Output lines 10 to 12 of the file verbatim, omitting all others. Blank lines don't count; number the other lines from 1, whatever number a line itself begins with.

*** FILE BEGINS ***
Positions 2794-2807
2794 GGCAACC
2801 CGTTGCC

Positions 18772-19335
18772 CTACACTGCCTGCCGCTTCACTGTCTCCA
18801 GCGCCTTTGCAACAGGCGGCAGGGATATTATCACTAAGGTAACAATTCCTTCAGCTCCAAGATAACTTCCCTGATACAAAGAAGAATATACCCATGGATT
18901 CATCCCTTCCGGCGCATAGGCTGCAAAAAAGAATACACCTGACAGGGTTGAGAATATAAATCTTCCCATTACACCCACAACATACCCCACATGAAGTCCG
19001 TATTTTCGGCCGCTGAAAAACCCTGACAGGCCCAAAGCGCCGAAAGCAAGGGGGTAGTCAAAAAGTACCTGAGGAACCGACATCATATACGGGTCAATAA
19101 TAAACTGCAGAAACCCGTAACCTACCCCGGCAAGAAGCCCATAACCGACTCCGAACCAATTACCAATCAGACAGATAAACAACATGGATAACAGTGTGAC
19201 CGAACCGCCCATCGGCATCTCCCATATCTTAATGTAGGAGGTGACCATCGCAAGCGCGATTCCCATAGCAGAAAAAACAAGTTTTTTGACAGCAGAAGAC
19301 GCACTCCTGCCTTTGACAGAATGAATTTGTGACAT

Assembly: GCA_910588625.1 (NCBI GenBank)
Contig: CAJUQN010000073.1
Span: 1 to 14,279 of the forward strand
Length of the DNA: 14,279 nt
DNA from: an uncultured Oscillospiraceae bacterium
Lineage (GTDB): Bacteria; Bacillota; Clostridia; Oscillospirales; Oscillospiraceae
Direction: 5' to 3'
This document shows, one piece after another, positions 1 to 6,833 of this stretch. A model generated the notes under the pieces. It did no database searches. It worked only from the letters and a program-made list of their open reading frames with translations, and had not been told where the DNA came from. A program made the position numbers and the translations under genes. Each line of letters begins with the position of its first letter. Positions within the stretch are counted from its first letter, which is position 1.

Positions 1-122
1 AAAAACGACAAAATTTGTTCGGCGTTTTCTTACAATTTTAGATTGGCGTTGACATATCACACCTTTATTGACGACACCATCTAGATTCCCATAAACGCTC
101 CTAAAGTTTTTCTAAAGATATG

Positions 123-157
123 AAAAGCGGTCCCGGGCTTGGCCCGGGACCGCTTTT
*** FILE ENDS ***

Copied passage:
19201 CGAACCGCCCATCGGCATCTCCCATATCTTAATGTAGGAGGTGACCATCGCAAGCGCGATTCCCATAGCAGAAAAAACAAGTTTTTTGACAGCAGAAGAC
19301 GCACTCCTGCCTTTGACAGAATGAATTTGTGACAT

Assembly: GCA_910588625.1 (NCBI GenBank)